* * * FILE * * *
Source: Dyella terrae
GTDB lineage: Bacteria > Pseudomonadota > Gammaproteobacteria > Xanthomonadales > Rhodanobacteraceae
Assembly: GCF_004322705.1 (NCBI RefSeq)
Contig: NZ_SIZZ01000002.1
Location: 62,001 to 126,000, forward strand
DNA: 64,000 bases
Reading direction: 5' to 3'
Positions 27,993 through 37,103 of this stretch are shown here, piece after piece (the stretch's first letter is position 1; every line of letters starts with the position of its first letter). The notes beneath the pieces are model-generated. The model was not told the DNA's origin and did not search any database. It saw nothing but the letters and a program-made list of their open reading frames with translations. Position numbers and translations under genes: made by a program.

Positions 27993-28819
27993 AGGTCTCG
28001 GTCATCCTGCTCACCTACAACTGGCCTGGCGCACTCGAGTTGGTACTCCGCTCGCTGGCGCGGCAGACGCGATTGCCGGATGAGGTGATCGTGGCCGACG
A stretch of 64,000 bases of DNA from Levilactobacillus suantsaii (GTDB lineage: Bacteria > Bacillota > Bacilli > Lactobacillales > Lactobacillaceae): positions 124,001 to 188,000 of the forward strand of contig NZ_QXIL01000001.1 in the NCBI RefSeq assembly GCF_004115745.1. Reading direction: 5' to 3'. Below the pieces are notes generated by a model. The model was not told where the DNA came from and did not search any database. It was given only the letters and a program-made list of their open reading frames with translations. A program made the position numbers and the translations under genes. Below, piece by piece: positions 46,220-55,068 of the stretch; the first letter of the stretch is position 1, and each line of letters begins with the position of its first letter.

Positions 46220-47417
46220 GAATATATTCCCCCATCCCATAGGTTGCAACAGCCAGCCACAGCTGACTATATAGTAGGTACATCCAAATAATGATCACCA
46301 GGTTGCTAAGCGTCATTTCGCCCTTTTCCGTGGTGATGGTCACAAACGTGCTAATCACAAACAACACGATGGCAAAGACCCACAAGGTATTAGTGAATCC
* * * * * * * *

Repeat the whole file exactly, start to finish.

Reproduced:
Source: Dyella terrae
GTDB lineage: Bacteria > Pseudomonadota > Gammaproteobacteria > Xanthomonadales > Rhodanobacteraceae
Assembly: GCF_004322705.1 (NCBI RefSeq)
Contig: NZ_SIZZ01000002.1
Location: 62,001 to 126,000, forward strand
DNA: 64,000 bases
Reading direction: 5' to 3'
Positions 27,993 through 37,103 of this stretch are shown here, piece after piece (the stretch's first letter is position 1; every line of letters starts with the position of its first letter). The notes beneath the pieces are model-generated. The model was not told the DNA's origin and did not search any database. It saw nothing but the letters and a program-made list of their open reading frames with translations. Position numbers and translations under genes: made by a program.

Positions 27993-28819
27993 AGGTCTCG
28001 GTCATCCTGCTCACCTACAACTGGCCTGGCGCACTCGAGTTGGTACTCCGCTCGCTGGCGCGGCAGACGCGATTGCCGGATGAGGTGATCGTGGCCGACG
A stretch of 64,000 bases of DNA from Levilactobacillus suantsaii (GTDB lineage: Bacteria > Bacillota > Bacilli > Lactobacillales > Lactobacillaceae): positions 124,001 to 188,000 of the forward strand of contig NZ_QXIL01000001.1 in the NCBI RefSeq assembly GCF_004115745.1. Reading direction: 5' to 3'. Below the pieces are notes generated by a model. The model was not told where the DNA came from and did not search any database. It was given only the letters and a program-made list of their open reading frames with translations. A program made the position numbers and the translations under genes. Below, piece by piece: positions 46,220-55,068 of the stretch; the first letter of the stretch is position 1, and each line of letters begins with the position of its first letter.

Positions 46220-47417
46220 GAATATATTCCCCCATCCCATAGGTTGCAACAGCCAGCCACAGCTGACTATATAGTAGGTACATCCAAATAATGATCACCA
46301 GGTTGCTAAGCGTCATTTCGCCCTTTTCCGTGGTGATGGTCACAAACGTGCTAATCACAAACAACACGATGGCAAAGACCCACAAGGTATTAGTGAATCC